IF YOU’RE AN ATHEIST WHO IS STILL A WORKING PREACHER, WHAT DO YOU PREACH?
Excellent question! This is obviously the most difficult part of my job. So much of being a pastor doesn’t require you to actually believe anything, you just need to be a person with empathy.
I don’t need to be a believer in order to :
- Hold the hand of a dying person
- Counsel an older gentlemen who is coming to grips with his daughter being an alcoholic
- Help estranged sisters find closure after the death of their abusive father
- Visit and rejoice with brand new parents at the maternity ward
- Organize volunteers and run a kids program
- Fix the church gutters
- Get prices on new A/C units for the sanctuary
- Show the building to potential renters for a wedding
- Run a church counsel meeting
But preaching, this is where I tell people what they should believe and how they should live. How the heck can an atheist preach in a conservative evangelical church?
With much difficulty.
However, the Bible is a very versatile document (or rather collections of documents). While I may not believe in it’s stories, that doesn’t mean I don’t think people can learn and benefit from these stories. There are grand themes of scripture that I think our culture can benefit from.
- The Bible loves the underdog. Abraham, Jacob, Joseph, Moses, Gideon, David, Jesus, et al. There is no room for biblicaly minded people to be elitist.
- Sacrificial love. We can see the impact of Ghandi and MLK, the world could use more love and less revenge.
- Humility a la “The Tax Collector and the Pharisee”
- Confidence even with there is little cause for hope. “Faith the size of the mustard seed can move mountains”
- Hospitality – Turning water into wine, feeding the 5,000
- Care for the poor, the widow, the orphan, the alien, the prisoner, the “other”
- Love of enemy and neighbor
In essence I preach the best of the Christian life, drawing upon Christian spirituality as motivation. In many ways my sermons are very Humanist friendly. But alas, they obviously cannot be secular. I do preach and teach that Christ was sacrificed for the sins of mankind. That salvation comes only through the blood of Christ. That it is the Holy Spirit who gives us strength to love God and others. That it doesn’t matter how hard we work, grace is given to us because we are sinners and not because we are holy. I preach an evangelical gospel. Conservative Christian Humanism is probably the best way to describe my sermons. Which leads to obvious problems.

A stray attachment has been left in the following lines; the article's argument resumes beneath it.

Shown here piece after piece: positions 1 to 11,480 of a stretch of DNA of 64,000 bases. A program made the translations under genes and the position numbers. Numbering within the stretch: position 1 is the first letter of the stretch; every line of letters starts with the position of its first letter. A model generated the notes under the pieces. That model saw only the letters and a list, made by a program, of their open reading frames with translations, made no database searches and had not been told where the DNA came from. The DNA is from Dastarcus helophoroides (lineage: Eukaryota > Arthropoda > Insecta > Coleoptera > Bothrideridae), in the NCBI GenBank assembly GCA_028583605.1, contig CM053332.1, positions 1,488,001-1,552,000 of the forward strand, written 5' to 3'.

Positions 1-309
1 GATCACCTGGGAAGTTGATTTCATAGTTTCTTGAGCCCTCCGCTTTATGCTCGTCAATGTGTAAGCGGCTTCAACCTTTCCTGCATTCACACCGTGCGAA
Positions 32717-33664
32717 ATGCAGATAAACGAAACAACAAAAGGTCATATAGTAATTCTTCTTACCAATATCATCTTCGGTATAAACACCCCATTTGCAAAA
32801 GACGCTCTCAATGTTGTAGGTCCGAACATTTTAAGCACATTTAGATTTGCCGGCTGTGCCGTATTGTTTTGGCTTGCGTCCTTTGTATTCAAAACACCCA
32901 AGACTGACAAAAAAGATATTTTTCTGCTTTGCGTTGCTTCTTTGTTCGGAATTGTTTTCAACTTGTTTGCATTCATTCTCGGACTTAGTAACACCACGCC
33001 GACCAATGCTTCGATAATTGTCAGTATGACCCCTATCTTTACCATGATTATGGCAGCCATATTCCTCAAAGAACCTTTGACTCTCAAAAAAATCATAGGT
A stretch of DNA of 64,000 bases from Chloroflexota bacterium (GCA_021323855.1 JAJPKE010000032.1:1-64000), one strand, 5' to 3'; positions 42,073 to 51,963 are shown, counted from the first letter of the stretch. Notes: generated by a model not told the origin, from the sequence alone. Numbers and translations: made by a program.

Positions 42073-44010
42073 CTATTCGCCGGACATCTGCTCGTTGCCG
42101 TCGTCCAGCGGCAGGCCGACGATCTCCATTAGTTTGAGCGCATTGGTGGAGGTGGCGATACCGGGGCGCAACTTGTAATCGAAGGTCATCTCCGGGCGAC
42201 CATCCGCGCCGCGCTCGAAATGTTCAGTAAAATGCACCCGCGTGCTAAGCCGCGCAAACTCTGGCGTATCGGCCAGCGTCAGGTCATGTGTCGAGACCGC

Since I cannot contradict the conservative faith, I must allow the congregation to continue to believe in things that are morally repulsive to me such as Hell or “Traditional/Biblical Marriage”. I also have to allow them to believe in things that are just plain stupid to me like Creationism or you know… the existence of an interventionist God.
HOW DO YOU HANDLE THE TOPIC OF HELL?
Even when I believed in Hell, I didn’t talk about it often. I didn’t think scaring people into believing was an effective way to create loving disciples. But the sense of final judgment is in fact a necessary element to Christian theology. I speak of final judgment in more allusions and assumptions. I’m far more likely to say “The only way to be saved is through faith in Christ” than I am to say “You will go to hell if you don’t believe in Jesus.” The difference is subtle, but ask any orthodox believer and they’ll tell you I’m not giving the whole “truth”.
There is a saying, “The Gospel assumed, is the Gospel forgotten.” I allow Hell to be assumed (and not contradicted) and to be the subtext of discussion on final Judgment. This allows true believers to maintain their belief. But by not teaching it explicitly, I’m not forcing people to believe in it explicitly. Perhaps those not being told about it explicitly won’t hold to it too tightly.